OTTAWA – Both new COVID-19 cases and active cases are creeping up a bit, although numbers haven’t ventured too far off from recent statistics.
Ottawa Public Health recorded eight new cases of the virus today (July 28), up from Tuesday’s (July 27) three, and 49 active cases, up from yesterday’s 42.
This brings the total number of cases since the pandemic started to 27,793.
One person still remains in hospital, although intensive care units remain empty of COVID patients. There are no new deaths added to the tally, keeping the death toll count at 593. There continue to be no new or ongoing outbreaks.
The rate per 100,000 COVID cases reported in the last seven days is staying at 3.9 while the positivity rate in the community has crept up to 0.7 per cent from yesterday’s 0.6 per cent.
The Eastern Ontario Health Unit is reporting two new cases, which is up from yesterday’s one. However, no new cases have been recorded with the Leeds, Grenville and Lanark District or the Renfrew County District health units.
Province-wide there are 158 new cases. This brings the total count since the pandemic started to 549,734. Four new deaths have been added to the tally, bringing the provincial death toll to 9,325.
And in the last 24 hours, 171 more cases have resolved.
Ontario to provide data on vaccination-non-vaccinated splits
ONTARIO – Ontario is planning to provide more regular updates on how new COVID-19 cases are divided between vaccinated and unvaccinated people, as the province’s top doctor says the risk of getting the disease is 6.4 times higher for unvaccinated people.
Chief medical officer of health Dr. Kieran Moore said yesterday (July 28) it’s complicated work to tie individual cases to vaccination status, but it’s important information. There are about 1.8 million eligible Ontarians who still need a second shot of a COVID-19 vaccine, and the Delta variant is expected to cause a rise in cases in the coming months.
“I think that’s essential information to be able to relay to Ontarians, the absolute benefit of the reduction in risk of getting COVID if you’re immunized versus not immunized,” Moore said.
Ontario reports new case numbers, hospitalizations and deaths daily, but does not provide the vaccination status of those people.
Public Health Ontario releases biweekly reports with some of those numbers based on vaccination status, and the Ministry of Health said yesterday it is in the process of revising that report to include rates of cases in vaccinated and unvaccinated people.
But the totals in the report are cumulative back to December, when very few people had received shots, making it difficult to get an accurate picture of recent cases.
Family physician Dr. Jennifer Kwan said she looked at two recent reports and spent hours calculating percentages of vaccinated and unvaccinated people that have been hospitalized or died in the previous month.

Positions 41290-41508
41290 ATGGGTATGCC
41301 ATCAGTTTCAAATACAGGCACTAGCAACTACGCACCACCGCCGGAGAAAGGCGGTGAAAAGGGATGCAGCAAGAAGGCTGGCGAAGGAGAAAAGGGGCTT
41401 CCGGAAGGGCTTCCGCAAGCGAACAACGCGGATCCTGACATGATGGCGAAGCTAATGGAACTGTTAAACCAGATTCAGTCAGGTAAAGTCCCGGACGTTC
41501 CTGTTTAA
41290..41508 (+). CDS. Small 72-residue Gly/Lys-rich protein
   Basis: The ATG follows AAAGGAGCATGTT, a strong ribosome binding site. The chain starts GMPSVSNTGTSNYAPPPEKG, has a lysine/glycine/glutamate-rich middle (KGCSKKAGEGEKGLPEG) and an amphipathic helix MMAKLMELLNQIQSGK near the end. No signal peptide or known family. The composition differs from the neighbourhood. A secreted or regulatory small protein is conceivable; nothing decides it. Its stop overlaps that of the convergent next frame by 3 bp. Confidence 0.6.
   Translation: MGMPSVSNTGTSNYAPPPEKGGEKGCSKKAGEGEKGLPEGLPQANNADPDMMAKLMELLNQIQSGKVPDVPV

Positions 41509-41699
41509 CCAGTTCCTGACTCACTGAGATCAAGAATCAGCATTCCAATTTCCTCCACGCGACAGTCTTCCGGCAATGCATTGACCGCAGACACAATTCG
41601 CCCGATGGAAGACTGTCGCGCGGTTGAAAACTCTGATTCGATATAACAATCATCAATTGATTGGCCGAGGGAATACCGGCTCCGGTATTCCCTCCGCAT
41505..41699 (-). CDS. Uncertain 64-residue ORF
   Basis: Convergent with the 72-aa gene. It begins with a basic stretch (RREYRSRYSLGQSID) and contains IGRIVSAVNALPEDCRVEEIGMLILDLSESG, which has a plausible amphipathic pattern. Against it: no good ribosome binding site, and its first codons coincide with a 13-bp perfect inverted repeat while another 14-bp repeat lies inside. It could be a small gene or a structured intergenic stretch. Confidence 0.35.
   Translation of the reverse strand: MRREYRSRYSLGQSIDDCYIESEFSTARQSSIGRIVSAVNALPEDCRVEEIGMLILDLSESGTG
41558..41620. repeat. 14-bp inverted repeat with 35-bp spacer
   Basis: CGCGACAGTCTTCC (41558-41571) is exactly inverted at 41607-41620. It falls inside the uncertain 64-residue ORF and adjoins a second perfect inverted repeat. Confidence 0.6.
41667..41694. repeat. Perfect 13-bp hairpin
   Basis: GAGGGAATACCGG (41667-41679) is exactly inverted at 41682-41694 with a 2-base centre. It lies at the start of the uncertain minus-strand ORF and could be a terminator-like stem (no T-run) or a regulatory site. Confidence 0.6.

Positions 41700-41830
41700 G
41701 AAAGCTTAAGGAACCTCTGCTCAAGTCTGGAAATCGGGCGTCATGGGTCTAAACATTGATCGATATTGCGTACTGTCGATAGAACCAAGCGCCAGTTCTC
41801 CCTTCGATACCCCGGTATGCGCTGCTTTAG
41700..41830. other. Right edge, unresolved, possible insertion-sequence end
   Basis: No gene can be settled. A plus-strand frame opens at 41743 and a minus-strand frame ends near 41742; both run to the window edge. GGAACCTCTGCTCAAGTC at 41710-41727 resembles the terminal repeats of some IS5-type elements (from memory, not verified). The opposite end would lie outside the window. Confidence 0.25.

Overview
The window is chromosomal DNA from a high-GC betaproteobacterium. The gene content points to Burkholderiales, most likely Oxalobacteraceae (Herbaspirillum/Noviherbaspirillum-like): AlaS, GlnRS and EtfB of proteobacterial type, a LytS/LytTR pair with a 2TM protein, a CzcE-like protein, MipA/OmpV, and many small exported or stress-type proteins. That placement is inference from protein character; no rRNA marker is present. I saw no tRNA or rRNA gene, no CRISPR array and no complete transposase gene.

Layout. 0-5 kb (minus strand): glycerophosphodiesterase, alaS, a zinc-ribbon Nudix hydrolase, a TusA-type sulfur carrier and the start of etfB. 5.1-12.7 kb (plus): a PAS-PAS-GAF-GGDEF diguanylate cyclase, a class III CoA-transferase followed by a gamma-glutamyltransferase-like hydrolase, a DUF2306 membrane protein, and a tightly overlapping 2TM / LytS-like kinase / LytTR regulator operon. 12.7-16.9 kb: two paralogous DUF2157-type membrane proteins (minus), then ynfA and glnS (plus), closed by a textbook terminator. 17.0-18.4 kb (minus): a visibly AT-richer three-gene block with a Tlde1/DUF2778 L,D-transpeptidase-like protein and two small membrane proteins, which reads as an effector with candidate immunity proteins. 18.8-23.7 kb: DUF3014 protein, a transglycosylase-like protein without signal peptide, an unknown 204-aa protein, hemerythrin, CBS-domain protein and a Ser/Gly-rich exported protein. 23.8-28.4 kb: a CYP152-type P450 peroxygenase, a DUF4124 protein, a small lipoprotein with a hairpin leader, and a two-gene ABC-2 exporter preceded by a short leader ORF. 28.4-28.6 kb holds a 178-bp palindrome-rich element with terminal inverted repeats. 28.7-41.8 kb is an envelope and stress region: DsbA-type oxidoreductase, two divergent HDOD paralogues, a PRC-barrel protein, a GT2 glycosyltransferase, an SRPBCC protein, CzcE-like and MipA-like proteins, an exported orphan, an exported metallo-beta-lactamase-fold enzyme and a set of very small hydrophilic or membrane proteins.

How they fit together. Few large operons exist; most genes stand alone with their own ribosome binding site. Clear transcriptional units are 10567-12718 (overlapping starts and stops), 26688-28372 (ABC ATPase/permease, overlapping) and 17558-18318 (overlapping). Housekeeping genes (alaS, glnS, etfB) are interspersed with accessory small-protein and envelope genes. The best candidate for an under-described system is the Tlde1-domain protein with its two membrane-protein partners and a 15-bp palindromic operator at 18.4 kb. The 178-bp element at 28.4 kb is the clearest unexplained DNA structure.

She found between June 12 and July 10, nearly 96 per cent of COVID-19 deaths in the province were in unvaccinated or partially vaccinated people.
All but one of the 11 deaths during that time in fully vaccinated people were in individuals aged 80 and older.
In that same period, 99.5 per cent of all COVID-19 intensive care unit admissions were in unvaccinated or partially vaccinated people. Just one fully vaccinated person during that month ended up in ICU due to COVID-19.
Kwan creates charts and graphs based on daily case numbers and posts them on her widely followed Twitter account. She said she is often asked to indicate how many of the cases were in vaccinated people, but that information is not readily available.
She said it would be great if Public Health Ontario would regularly publish something similar to show recent effects of vaccinations on cases, hospitalizations and deaths. She is just one person using a spreadsheet.
“The data is showing that people who are fully vaccinated have a much lower risk of severe outcomes, and that the vast majority of hospitalizations, ICU admissions, and deaths are occurring in unvaccinated or partially vaccinated people,” she said. “This will help people to make an informed decision about vaccination to protect themselves and their loved ones.”
Prime Minister Justin Trudeau said Tuesday only half of one per cent of COVID-19 cases being recorded are in fully vaccinated people.
COVID-19 myth busting
CANADA – As COVID-19 vaccines continue to be more readily available to Canadians, an expert from McMaster University is addressing concerns still present among those hesitant to get the vaccination.
According to Dawn Bowdish, Canada Research Chair in Aging and Immunity at McMaster University, unlike the United States, Canada doesn’t have interim or emergency approval for vaccines.
She says the COVID-19 vaccine went through the same approval process at Health Canada as any other vaccine would.
“The differences were, it was expedited,” Bowdish said in an interview earlier this morning (July 28). “When the data came in, everybody dropped everything to review the data, as opposed to another less frantic time, when people would have had to schedule meetings and get all that together.”
Bowdish there was also a government act that allowed them to buy drugs or vaccines that looked promising in the fight against COVID-19. However, those were not allowed to be used without Health Canada approval.
Bowdish also feels the decision for some countries to not recognized mixed doses, primarily mixing of Astrazenca and mRNA vaccines, is politically motivated and not based in science.
She explains it has been proven that mixing Astrazenca with either Pfizer or Moderna leads to added protection against COVID-19.